“I was born in Russia and came here as a boy.
And in Russia all you can eat are bowls of tears.”
- Eugene Mirman
Even though I had been to Russia several times and professed my undying love of its people and culture, I never truly understood the Russian Idea of love till I heard this introduction on This American Life. It is from an episode called "Lost in Translation." It clarified for me what years of reading Russian literature could not. Moreover it explained why I’m comforted by Russia’s salted, broody subtlety.
This excerpt is preceded by a short story about correspondent Alex Blumberg, who was, at that time, a student. This whole exchange between Ira glass and Alex is five minutes long and can be found here .
But the important part is this…
“I have a clear, perhaps, culturally informed idea of what a great date is. It has to do with my idea of falling in love. In my mind, what I see is like the falling in love montage in the movies. When you go on a great date this often involves a board walk, there is a great deal of throwing your heads back in laughter, you might chase each other around a tree, the splashing of water is almost always involved. In Russia it is a totally different thing. In Russian literature there is a lot of talk about the soul and soul mates. So for them FALLING IN LOVE MEANS FINDING THE ONE PERSON ON THE PLANET WHO UNDERSTANDS THE MISERY OF LIFE AS DEEPLY AND FULLY AS YOU DO."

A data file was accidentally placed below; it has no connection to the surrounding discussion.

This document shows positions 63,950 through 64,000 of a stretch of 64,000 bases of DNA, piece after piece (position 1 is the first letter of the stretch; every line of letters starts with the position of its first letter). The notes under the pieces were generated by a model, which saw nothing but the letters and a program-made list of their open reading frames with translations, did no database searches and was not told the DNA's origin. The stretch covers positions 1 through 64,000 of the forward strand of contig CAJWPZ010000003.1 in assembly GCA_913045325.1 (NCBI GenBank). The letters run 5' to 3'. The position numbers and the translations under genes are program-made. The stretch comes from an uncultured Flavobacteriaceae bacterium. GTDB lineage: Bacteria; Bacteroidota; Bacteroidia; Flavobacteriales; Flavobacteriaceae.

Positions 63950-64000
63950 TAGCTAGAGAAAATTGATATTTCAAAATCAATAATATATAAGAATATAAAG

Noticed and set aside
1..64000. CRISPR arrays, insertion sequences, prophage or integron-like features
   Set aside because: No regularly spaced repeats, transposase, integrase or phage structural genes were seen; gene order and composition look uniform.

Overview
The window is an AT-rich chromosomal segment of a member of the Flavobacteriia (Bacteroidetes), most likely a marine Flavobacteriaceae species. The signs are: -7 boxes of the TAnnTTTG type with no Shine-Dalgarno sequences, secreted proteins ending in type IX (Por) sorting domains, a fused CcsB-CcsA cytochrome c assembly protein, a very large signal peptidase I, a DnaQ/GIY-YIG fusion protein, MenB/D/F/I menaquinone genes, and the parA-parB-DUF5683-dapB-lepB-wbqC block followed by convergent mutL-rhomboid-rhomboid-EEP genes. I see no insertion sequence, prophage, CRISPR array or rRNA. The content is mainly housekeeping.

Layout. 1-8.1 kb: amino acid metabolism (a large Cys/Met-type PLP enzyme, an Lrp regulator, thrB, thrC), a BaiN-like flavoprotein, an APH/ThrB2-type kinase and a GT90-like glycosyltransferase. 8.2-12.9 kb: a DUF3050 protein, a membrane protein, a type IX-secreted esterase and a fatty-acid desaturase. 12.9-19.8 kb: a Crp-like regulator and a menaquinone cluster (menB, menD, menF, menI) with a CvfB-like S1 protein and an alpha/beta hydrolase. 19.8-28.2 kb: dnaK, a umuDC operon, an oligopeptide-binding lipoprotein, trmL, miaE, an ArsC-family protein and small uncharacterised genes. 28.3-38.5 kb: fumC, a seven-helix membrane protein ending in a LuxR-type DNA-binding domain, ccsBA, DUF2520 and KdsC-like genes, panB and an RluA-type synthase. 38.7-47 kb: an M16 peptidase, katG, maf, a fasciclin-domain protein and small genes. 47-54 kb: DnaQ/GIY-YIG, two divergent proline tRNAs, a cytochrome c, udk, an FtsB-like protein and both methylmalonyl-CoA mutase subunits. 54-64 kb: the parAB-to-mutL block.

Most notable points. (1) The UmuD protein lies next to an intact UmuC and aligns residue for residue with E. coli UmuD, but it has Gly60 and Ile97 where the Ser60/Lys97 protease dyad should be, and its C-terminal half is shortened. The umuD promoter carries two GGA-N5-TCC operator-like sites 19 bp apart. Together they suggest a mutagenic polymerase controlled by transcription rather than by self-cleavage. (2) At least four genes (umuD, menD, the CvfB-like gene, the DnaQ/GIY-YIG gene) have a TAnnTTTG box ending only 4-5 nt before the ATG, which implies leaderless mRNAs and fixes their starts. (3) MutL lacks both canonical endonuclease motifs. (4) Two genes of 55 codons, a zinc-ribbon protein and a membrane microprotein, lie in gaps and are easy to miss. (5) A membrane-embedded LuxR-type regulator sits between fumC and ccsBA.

When I asked my teacher about this theory that Americans and Russians have completely different views of what it means to fall in love, she totally agreed. And then she went on a rant about Americans. “Americans have no understanding of what it’s like to fall in love! I never understand why do you always say “he makes me laugh”? Why is that so important? Every American I’ve ever met, all they say when you ask them how the relationship is, they say “he makes me laugh” as if that’s the greatest thing in the world! What’s so great about it?””
I think about this story almost every day. I suspect it might help us on our journey to Absurdistan.